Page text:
Currently I believe that there is an over-emphasis of the importance of genetics on the profitability of our dairy farms and a lack of understanding of how change in the genetics of our cows plays out at a herd level. I believe genetics is important, especially for fertility and health traits, but the benefit derived from improved production is simply misguided and over-estimated. The most expensive part of my enterprise is my land and I strive to grow as much grass as I can from it. I calve my cows down at a time that allows me to directly harvest as much of this grass by my cows as possible. Consequently, I utilise all of my grass by converting it into milk. If I improve the production potential further of my cows which are already capable of good production, I don't believe that this will translate into a noticeable difference in the quantity of milk that is produced as I am already producing as much grass as I can. After all, for cows to produce more milk, they are going to have to eat more feed. I believe that there is some financial benefit derived from increased production potential, but I think that it is enormously over-estimated by industry. I get very frustrated when I hear how much more profit I am making due to a change in the production potential of my cows when I know that this isn't the case.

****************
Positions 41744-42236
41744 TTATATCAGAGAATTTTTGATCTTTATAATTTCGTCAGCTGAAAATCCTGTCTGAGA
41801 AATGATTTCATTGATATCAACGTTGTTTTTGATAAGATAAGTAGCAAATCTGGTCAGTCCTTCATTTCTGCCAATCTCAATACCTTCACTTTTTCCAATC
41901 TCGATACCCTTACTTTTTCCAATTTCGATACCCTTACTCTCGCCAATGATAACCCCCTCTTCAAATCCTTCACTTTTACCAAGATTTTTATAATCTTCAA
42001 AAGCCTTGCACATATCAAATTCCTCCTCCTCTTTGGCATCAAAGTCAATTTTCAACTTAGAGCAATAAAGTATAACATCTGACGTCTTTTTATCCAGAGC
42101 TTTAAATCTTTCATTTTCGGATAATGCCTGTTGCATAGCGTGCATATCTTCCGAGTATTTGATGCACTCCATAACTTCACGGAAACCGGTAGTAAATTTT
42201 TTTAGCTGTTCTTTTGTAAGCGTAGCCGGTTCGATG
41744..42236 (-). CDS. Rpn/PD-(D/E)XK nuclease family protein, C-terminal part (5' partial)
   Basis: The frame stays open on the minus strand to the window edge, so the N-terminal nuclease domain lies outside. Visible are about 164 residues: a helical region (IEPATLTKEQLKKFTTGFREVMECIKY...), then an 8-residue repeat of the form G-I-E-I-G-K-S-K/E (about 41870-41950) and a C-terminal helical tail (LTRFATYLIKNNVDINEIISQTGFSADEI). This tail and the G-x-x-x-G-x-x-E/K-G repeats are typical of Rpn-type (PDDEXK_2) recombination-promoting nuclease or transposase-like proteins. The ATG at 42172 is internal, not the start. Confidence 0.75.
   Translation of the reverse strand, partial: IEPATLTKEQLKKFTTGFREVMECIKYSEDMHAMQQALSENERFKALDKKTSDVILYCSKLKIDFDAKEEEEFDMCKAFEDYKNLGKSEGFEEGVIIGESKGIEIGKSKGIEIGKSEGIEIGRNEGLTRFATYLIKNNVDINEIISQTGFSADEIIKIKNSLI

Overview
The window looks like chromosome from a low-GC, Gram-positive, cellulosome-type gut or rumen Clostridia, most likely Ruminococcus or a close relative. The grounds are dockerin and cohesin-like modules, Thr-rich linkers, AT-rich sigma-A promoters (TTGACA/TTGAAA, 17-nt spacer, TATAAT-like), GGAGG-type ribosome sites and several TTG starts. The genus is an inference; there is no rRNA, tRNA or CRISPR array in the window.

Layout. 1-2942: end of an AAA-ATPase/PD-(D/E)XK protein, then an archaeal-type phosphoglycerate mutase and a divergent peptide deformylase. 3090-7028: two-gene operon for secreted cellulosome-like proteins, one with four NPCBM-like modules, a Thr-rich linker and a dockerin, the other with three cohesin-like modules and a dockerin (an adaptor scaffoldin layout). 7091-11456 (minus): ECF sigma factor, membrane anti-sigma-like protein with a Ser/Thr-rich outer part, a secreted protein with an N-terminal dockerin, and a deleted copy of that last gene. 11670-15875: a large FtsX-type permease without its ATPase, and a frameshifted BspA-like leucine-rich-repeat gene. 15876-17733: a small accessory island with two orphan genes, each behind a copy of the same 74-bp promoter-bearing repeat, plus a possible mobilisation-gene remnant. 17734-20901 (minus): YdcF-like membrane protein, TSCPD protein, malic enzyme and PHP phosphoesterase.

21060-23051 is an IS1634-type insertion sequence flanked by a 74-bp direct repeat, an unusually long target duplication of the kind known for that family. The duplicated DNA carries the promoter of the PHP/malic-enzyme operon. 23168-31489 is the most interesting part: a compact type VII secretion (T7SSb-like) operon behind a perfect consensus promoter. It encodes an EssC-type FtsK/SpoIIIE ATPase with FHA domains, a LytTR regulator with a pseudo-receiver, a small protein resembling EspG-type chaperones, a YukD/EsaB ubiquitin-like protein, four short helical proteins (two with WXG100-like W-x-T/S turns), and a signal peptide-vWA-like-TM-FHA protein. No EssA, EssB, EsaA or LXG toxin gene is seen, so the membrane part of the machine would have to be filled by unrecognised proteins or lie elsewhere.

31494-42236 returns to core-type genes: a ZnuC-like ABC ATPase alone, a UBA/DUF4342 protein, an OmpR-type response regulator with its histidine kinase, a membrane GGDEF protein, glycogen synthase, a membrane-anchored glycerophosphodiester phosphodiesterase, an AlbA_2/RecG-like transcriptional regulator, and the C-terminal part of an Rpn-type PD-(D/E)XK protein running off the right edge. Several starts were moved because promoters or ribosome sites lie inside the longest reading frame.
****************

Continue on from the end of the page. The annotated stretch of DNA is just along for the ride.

Industry has gone done a path of heavy investment in a particular area without understanding its application to the whole farm system. In the future, we need to leave the economics for assessing our industry investments to economists so we don't continue to go down misguided paths.
One of those misguides paths has been the messaging that 'high BPI cows make $300 more profit than low BPI cows'. The real question is: 'how much more profit would I make if I could swap my herd of lower BPI cows for a herd of high BPI cows if everything else stays the same?' The answer is, not much - certainly not $300 more per cow per year. This message has overpromised and will under-deliver. Industry needs more whole farm thinking in identifying research needs and in communicating results. Let's hope we can move towards this in the future.
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